Although there’s nothing I love more than spending an entire day blissfully organizing my home, I recognize that this is not everyone’s idea of nirvana. If the thought of spending the day organizing is daunting, I recommend spending a few minutes every day to keep clutter at bay. This way, you can maintain organization without putting in a lot of time or energy. So, in addition to NOT creating a mess each day, here are some ways you can proactively avoid clutter build up.
1. Make your bed as soon as you wake up every morning. There are few things that take less than 5 minutes that give you as many organizing points as this one. Not only does this start your day in the right mindset, but don’t underestimate how happy you’ll be to see it neat and orderly when you come home later in the day.
2. When you’re getting dressed in a hurry, you may change outfits a few times. If this is the case, Do NOT discard clothing on your bed or closet floor. After you try something on, it takes literally seconds to hang it back on the hanger. Also, if you find that every time you try something on, you opt not to wear it, consider donating it. Whenever you take something off a hanger, move the empty hanger to the front of your closet. This saves time when you need a hanger, and it allows you to accurately see how much space your actual clothes (not empty hangers) take up.
3. Wash your dishes as you use them, and empty the dishwasher when the dishes inside are clean. This avoids a dirty pile accumulating in the sink. When you prepare meals or snacks, make extra, so there’s some available for another day.
4. After showering, hang up your towel. Quickly wipe down the counters and mirror to keep surfaces clean.
5. Sort your mail every day. Throw away junk mail, catalogs, and solicitations immediately. Put bills and anything that needs to be processed in a designated in-box.
6. When you walk into your home, hang up your coat and bag. Charge your phone in the same place every day, so you don’t have to run around looking for it.
7. If you can, multitask. Phone calls can be made while doing light exercise or straightening up the living room. If you commute to an office, capitalize on this time to answer emails or catch up on news on your phone.
8. Follow the “one thing” rule. Whenever you leave a room, bring one thing in the room to its rightful place elsewhere in the house. Try not to leave a room without SOMETHING in your hand, unless, of course, everything in the room is in its proper place.
There’s nothing worse than rummaging through your purse, looking for your cell phone, while someone watches, witness to your disorganization, as you miss a phone call. When your purse is organized, you’ll feel in control and more powerful. So, here are some tips for organizing your purse:
• Never buy a bag that doesn’t have at least two internal pockets. You need one for your cell phone, and one for keys and other items that you reach for often.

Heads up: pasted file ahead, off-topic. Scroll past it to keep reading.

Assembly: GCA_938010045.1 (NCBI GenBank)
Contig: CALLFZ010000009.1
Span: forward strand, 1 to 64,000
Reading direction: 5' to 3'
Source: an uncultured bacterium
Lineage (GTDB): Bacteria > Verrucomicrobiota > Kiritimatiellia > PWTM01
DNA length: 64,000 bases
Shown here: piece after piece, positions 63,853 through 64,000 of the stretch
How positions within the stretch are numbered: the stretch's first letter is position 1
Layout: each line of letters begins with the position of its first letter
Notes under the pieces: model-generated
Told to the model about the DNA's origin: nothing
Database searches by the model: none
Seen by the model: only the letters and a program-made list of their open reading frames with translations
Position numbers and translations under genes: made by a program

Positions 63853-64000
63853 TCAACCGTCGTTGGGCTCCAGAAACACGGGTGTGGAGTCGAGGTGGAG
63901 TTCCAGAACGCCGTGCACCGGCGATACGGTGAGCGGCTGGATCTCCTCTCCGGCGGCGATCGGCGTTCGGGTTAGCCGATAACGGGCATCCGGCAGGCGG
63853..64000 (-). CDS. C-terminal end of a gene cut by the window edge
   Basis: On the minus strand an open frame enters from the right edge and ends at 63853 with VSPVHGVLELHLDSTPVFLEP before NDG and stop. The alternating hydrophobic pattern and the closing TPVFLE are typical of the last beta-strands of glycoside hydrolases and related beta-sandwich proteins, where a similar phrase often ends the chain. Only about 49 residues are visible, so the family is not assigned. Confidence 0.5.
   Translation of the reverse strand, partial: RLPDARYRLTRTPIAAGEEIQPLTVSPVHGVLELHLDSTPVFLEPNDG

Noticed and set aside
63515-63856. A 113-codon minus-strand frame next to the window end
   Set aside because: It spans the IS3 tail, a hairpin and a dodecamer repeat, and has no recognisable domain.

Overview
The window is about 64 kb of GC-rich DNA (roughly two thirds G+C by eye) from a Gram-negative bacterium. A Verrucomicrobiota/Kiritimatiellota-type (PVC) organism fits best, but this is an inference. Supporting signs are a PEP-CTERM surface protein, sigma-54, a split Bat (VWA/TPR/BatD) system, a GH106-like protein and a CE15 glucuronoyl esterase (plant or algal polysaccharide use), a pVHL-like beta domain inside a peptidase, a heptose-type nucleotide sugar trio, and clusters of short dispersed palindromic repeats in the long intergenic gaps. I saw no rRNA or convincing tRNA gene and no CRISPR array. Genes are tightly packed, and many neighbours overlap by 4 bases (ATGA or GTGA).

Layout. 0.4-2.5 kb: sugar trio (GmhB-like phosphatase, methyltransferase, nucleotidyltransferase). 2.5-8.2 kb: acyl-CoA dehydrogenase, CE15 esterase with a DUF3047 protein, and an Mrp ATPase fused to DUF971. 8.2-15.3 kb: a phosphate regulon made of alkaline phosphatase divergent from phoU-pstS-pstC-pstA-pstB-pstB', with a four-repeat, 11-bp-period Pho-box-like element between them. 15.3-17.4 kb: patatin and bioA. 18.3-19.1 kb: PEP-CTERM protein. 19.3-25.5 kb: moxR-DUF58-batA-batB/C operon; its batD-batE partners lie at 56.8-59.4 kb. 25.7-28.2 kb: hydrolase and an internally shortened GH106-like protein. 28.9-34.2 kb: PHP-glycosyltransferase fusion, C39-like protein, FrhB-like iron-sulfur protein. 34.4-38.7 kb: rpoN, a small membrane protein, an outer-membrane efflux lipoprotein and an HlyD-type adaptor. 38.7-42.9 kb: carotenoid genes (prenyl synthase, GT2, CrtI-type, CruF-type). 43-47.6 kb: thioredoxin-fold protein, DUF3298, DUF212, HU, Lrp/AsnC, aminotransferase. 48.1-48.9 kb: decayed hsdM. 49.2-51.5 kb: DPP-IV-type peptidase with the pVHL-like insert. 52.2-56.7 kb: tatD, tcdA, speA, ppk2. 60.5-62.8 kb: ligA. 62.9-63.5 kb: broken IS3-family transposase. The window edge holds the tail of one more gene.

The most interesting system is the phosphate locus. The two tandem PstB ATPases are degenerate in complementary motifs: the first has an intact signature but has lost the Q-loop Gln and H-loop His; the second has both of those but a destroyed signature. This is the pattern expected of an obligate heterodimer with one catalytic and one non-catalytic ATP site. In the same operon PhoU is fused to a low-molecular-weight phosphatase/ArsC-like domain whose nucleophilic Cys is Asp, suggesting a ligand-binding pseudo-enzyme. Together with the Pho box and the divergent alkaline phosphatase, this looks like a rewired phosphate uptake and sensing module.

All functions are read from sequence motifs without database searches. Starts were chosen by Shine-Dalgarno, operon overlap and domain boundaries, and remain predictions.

• Avoid bags with dark linings. It’s very difficult to find things when they’re inside a dark bag.
• Use brightly colored cosmetic bags for smaller items such as lip gloss, band aids, and ibuprofen.
• Carry only what you truly need. Bags get heavy, so eliminate what’s unnecessary. You don’t need 5 pens, 2 phone chargers, or 6 packs of gum.
• Don’t save unimportant receipts. Don’t clutter your bag with Starbucks receipts and the receipts from the dry cleaner.
• Carry store credits in your bag. You can’t use them if they’re home in your night table drawer.
• Make a photocopy of everything in your wallet (front and back). In the unfortunate event that your wallet is stolen, you’ll have a record of what you’re missing and which credit card companies you need to call.
You know the saying, “Out with the old, in with the new?” Well, it doesn’t always apply, especially when it comes to household appliances. It’s tough enough to keep up with the latest high-tech versions of everything from your television to your toothbrush, but sometimes, the vintage pieces you’ve had since you moved into your first home turn out to be the ones that are most useful. While I’m often a little ruthless in my quest for clean counters and a clutter-free home, here are a few items I’d suggest you treasure, not toss.
You might be tempted to give in to a shiny, sleek electric sharpener, but I find that a manual sharpener is generally your best bet to give #2 pencils a crisp point. Timeless and reliable, old-fashioned pencil sharpeners also lend aesthetic appeal to your desk, imparting a charming, vintage feel to your office.
Sure, the latest Nespresso commercials feature actors who are tall, dark and handsome, but that shouldn’t be incentive enough to toss your trusty old coffee pot. The best brews often come from your reliable, no-frills Mr. Coffee machine, and all that high-tech gadgetry just can’t cut it when it comes to delivering a classic cup of joe that’s good to the last drop.
Today’s multi-tasking toasters are just trying too hard. Make a pizza, roast a turkey – they claim to do everything with delicious results. But what about when you want a simple piece of perfectly-toasted bread for breakfast? These new toasters have so many buttons, dials, and knobs, that it’s unclear what to press when you just want toast. That’s why you ‘ll be happy to have your simple, two-slot, pop-up toaster. When you hear that familiar sounding “ding,” you can be sure you’re about to enjoy a tasty treat.
Just like the toaster, today’s blenders have gone too far. I don’t need my blender to bake cookies or prep a meal. I just need it to make smoothies and milk shakes. A few years ago, I decided my very old blender that blended to perfection no longer looked cool on my counter. Big mistake. I still haven’t found a blender that looks good that’s worthy of the space it occupies.
So, readers, what old products do you still own? Let me know: I’d love to hear from you!